Evidence For Common Ancestry
Lesson 12 of 12
Objective: SWBAT create a video that explains the evidence we have for evolution.
The following images come from a textbook entitled The Mistaken Extinction: Dinosaur Evolution and the Origin of Birds by Lowell Dingus and Timothy Rowe. The first image depicts the evolution of the theropod foot. The second image shows the foot development of an embryonic bird. The similarities are astounding and provide a key piece of evidence to support the theory that birds evolved from theropod dinosaurs.
I project these images for students to analyze. I ask students to document the following information in their journal:
- similarities between the images
- patterns they recognize
- if these images support the idea that birds evolved from theropod dinosaurs and explaining why or why not
After students have developed their responses I ask volunteers to share their answers. I do not comment on any responses as I feel it is important for students to make up their own minds at this point and I am more interested in seeing how they interpret the information provided.
Next, I show students a list of all of the lessons we have covered during this unit and ask them to brainstorm (in small groups or as a class) the things they have learned during each lesson.
- Shoe Classification (create classification system)
- Dinosaurs Among Us (background on dinosaurs and their evolution)
- What Did T-Rex Taste Like? (how to read and use cladograms to answer questions)
- Lego Cladograms (create a cladogram)
- What Do You Mean I Can Learn From a Fossil? (background on fossil formation, collection and recovery)
- Fossils Document Changes to Ecosystems (using fossils to document ancient ecosystems)
- Making Inferences from Fossils (interpretation of fossils)
- Can You Dig It (recovering, assembling and interpreting fossil evidence)
- Embryos, Animals and Evolution (looking into connections between humans and other species)
Again, I do not offer much during this brainstorming session, as the goal is for students to reconnect with all they have learned during the unit.
For this activity, I want students to synthesize all we have learned to create a video that explains the evidence of common ancestry. Rather than just saying "make a video", I want students to emulate the style of some of the YouTubers that 8th graders follow in their free time: SciShow, Matthew Santoro, and Vsauce. All of these produce educational videos that are incredibly well researched, interesting and entertaining.
I begin by showing students portions of each of the following videos (one from each of the above mentioned sources). As students view these, I ask them to "listen to their own thinking" to analyze their responses to with each video (what they like and why). All of these videos I selected relate somehow to either current or past lessons, as I like to make connections to our content at every opportunity.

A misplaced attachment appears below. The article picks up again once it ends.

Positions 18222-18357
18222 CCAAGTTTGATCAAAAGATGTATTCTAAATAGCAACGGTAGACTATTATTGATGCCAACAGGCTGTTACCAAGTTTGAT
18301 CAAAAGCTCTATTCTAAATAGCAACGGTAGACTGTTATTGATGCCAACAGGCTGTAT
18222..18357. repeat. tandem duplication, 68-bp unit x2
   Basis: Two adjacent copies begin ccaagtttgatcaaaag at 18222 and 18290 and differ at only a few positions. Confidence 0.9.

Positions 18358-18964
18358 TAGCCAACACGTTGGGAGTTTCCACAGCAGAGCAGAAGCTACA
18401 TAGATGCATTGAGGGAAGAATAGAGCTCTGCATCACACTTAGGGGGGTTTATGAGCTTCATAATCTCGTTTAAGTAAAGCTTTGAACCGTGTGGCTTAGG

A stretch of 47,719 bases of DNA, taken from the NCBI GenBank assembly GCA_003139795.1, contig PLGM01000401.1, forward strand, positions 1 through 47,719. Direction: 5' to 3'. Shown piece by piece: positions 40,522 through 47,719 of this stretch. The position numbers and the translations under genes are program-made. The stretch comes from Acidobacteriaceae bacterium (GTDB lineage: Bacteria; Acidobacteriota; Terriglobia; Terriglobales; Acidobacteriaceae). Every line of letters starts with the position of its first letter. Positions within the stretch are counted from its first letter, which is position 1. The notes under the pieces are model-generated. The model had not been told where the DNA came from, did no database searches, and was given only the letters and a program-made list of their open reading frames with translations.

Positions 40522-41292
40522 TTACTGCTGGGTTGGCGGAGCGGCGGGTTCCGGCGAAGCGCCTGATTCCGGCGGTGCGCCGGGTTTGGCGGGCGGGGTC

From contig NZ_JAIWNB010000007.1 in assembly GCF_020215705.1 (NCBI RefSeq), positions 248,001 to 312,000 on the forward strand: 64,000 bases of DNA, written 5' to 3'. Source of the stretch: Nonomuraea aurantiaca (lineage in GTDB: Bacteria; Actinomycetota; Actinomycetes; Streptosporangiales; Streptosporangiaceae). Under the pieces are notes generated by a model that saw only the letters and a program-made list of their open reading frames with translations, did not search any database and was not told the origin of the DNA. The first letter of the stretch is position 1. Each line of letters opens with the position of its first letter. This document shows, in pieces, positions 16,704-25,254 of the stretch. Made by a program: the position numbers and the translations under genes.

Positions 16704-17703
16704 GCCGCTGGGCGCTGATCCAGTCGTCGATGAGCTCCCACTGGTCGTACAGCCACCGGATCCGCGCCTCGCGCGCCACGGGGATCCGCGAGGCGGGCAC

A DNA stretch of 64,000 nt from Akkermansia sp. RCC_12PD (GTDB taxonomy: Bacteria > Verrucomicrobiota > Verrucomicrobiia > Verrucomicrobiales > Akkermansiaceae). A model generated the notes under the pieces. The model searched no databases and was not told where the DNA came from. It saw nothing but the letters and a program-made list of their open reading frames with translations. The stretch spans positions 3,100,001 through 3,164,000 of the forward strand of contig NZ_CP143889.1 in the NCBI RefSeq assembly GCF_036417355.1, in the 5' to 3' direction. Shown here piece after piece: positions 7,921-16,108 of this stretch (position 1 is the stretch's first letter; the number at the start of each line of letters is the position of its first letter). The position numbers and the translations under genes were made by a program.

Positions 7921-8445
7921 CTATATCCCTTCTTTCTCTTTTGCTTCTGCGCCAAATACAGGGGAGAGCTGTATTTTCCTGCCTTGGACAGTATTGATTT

Student videos must provide evidence of meeting the relevant NGSS performance expectations by incorporating three main ideas:
- Explain how fossils show changes in organisms throughout history
- Provide an explanation for the similarities/differences between living and extinct species
- Explain the reasoning behind the similarities in embryos across different species when those similarities are not present in the fully developed organism
I use the Evidence For Common Ancestry Rubric to assess the final products.
Prior to this, students have been given a checklist to follow when they have had large projects to complete. For this project, I want students to work within their groups to develop their own checklist. This ability to break down large tasks into small, manageable chunks is an important skill for students to master as it will help them throughout high school, college and career. How can we expect students to master this if we never provide time for them to practice? Therefore, before students are able to begin planning the details of the project, they will have to create a checklist of items to complete to ensure this project is completed in its entirety. Student Example 1, Student Example 2, and Student Example 3 and 4 illustrate how different groups approached this task.
Haiku is the learning management system (LMS) that is used by my school district. Weebly for education is a website that is free and easily allows for the creation of websites, both by teachers and students, that allows for different levels of publication ranging from totally private and password protected to totally public to a world wide audience.
Once students have completed their videos I upload them to one of these two resources. Students are required to view 3-5 videos from other group members, and provide constructive feedback by writing a review on each video they view using a format similar to those written by movie critics.
The following are some of the videos that the students created. This would make a great interdisciplinary project between science, literacy and technology/computer applications classes.